He’s the pharaoh in absentia. Never mind that he lives hundreds of miles away from the banks of the Nile. Some say he even poses a threat to the Egyptian President, Hosni Mubarak. Whether it’s at the Cairo airport or in hotels and tourist spots or mosques, you are bound to hear his name: Amitabh Bachchan. And thanks to him, there’s also much curiosity about Indians among Egyptians. In fact, once a local realises you’re an Indian, they’ll start calling you Amitabh Bachchan. In other words, in the land of King Tut, all Indians are called Amitabh Bachchan.
Take a stroll down the Nile or visit the pyramids and people will inevitably come up to you and ask, “Do you know Amitabh? Have you ever met him? Will you please ask him to visit our country.”
After staying in Cairo for a few days, one gets the hang of this Egyptian Bachchanophilia. His films, both new and old, are the rage among Egyptians. Perhaps Don and Amar Akbar Anthony are more popular than his later movies. But then, it really doesn’t matter. Almost everybody is keen to discuss his films. They have watched his movies, not once, not twice, but sometimes a dozen times — and still they can’t get enough.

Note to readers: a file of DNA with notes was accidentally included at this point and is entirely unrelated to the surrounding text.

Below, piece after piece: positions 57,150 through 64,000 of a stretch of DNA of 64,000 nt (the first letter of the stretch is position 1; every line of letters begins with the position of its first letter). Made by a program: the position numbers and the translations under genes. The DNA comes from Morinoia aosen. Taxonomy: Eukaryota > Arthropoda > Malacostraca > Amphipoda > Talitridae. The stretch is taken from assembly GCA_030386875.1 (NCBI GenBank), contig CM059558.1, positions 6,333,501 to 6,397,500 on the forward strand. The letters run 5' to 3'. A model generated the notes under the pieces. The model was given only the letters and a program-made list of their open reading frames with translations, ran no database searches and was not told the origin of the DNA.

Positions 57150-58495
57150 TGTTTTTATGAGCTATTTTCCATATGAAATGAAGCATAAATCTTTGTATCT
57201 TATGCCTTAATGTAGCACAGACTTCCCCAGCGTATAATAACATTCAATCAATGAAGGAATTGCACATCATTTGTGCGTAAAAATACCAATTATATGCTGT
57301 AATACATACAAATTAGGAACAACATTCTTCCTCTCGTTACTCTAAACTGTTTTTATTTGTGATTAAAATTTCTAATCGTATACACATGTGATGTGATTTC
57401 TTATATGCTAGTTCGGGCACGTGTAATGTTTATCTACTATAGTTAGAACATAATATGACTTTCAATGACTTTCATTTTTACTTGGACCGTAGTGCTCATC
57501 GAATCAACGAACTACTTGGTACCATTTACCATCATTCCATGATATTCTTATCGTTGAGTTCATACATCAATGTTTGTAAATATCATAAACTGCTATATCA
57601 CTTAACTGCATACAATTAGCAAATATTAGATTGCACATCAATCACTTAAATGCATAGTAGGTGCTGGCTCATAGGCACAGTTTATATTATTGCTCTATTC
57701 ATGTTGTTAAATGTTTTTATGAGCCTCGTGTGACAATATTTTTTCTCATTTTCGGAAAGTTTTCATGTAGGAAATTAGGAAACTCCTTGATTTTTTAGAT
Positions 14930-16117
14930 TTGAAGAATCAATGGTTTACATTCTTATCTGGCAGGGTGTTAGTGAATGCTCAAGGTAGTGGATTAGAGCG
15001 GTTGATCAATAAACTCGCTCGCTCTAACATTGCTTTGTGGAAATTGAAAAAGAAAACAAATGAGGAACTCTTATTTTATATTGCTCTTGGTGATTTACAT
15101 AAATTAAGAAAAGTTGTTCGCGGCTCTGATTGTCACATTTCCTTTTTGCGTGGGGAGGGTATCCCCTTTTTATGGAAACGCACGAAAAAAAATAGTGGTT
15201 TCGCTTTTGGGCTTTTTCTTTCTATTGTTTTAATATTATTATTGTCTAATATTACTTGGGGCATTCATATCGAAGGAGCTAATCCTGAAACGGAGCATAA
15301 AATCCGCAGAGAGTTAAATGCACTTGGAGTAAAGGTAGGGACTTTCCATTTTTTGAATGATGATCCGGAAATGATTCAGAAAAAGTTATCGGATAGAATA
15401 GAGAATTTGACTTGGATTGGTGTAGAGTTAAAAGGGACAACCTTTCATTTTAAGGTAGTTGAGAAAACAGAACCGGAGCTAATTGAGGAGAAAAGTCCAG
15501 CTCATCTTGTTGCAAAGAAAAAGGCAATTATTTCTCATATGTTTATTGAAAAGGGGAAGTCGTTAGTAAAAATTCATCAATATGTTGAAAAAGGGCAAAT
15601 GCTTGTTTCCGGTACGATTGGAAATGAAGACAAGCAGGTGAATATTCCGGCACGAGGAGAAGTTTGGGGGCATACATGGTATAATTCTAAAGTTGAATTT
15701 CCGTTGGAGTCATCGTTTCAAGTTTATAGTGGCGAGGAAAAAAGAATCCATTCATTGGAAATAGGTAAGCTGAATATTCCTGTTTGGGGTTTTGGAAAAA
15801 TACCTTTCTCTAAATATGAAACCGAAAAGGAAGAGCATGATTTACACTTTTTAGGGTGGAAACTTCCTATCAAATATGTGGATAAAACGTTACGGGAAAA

Only three Indian movies per year are allowed in Egyptian cinemas. But the ancient Egyptian deities have ensured that Amitabh DVDs are readily available. Ashok Mehta, a second generation Gujarati in Egypt, tells me that the tiny Indian community “gets respect” from the locals because they are from Amitabh Bachchan’s land. Neither Gandhi nor Nehru (sorry President Nasser, sorry the non-aligned movement) can match Big B’s charisma. Mehta tells me about how Amitabh came to Cairo in 1992 to attend a film festival. Life in Cairo had apparently come to a veritable standstill. Thousands of people had thronged the Nile Hilton, where he was staying, to catch a glimpse of the Indian star. Three days after Amitabh’s departure, the Cairo Gazetteer published a cartoon showing President Mubarak (he’s been president since 1981) requesting Amitabh over the phone to leave Egypt as he could risk losing his job to the actor.
I wasn’t doing too well at haggling in a Cairo shopping mall. The salesman refused to bring down the price of the replicas of the pyramids I wanted — until I dropped Amitabh’s name. I told him that I was buying the pyramids for Mr Bachchan. “I won’t charge anything from you,” was his prompt reply.